I have been reading a book called “The complete idiots guide to money”. It talks about the seeking of money, the keeping of money and the attitudes required spending money wisely. It talks about buying cars, houses and businesses. Also the risks involved in trying to make money by various forms of gambling. From a non Christian perspective it is full of common sense.
I ask myself, if I were to amend this book from a Christian perspective, what would I have to change?
If I went the advocates of the prosperity gospel, they would no doubt tell me to increase my faith and give more in donations, in the assurance that it would return to me a thousand fold in earthly and heavenly wealth.
They may not agree with my distant cousin Henry Ford who said “Wealth is never attained when sought after directly. It always comes as a by-product of providing a useful service.”
In the sport of “fencing” the secret is to keep a grip on the foil but not holding it too tightly, so as to maintain fluidity.
So even from a Christian point of view the earning and saving of money should not prevent the wise and generous enjoyment of it.
The same applies to storing away for future need. Making wise provision is one thing; terrified hoarding against a disaster that may never come is another.
As our Lord Jesus says,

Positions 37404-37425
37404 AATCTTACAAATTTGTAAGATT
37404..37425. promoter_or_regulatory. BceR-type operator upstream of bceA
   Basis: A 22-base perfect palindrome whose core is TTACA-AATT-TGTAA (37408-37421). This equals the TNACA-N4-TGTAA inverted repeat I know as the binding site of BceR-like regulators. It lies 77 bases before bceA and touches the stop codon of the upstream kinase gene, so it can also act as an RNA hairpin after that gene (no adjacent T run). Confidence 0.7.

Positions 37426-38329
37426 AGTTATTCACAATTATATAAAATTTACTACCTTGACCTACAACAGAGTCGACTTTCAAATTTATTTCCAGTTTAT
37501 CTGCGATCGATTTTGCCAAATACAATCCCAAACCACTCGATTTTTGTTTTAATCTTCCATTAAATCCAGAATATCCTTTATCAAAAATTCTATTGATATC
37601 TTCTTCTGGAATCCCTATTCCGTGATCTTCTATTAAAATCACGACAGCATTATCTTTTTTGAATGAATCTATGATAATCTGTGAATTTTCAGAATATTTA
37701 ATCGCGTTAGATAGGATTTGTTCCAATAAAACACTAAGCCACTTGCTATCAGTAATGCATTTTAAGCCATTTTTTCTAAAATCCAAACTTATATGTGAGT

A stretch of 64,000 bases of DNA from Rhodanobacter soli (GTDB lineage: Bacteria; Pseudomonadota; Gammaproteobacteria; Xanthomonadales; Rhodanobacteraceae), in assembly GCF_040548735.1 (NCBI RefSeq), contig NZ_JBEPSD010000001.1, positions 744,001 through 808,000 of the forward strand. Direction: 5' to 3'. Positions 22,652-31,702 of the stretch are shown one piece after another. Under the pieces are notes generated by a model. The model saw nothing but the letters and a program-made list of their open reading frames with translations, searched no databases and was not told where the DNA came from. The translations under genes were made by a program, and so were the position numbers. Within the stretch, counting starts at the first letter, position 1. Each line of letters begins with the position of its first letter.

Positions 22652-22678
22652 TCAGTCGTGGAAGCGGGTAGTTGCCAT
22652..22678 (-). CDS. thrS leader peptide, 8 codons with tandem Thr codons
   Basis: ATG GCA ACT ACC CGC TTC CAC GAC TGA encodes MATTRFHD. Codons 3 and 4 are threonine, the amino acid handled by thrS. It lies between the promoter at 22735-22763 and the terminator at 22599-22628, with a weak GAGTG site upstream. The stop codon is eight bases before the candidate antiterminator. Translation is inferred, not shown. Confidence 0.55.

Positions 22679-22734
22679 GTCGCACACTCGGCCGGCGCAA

34 Therefore do not worry about tomorrow, for tomorrow will worry about itself. Each day has enough trouble of its own. Matthew 6:34
As the writers of this book point out. Many people are handicapped by their past and worried about the future, but we only live in today. How we live today will largely dictate what our lives will be like in the future. If we are making ourselves miserable today with our wails and wants, the chances are the future will bring more of the same.
To live for Christ does not make our daily bread and support irrelevant but are no longer or shouldn’t be our primary concern.
They are right who say we need more faith when it comes to the obtaining and spending of money but they are wrong when they make it both the means and the end.
“A group of sunday school students were discussing the first spiritual reaction which occurred on a persons first believing. Faith, hope , love, or trust etc.. They could not reach a conclusion. An older man listening to them asked ” Which spoke moved the wheel first?”from feathers for arrows by C.H. Spurgeon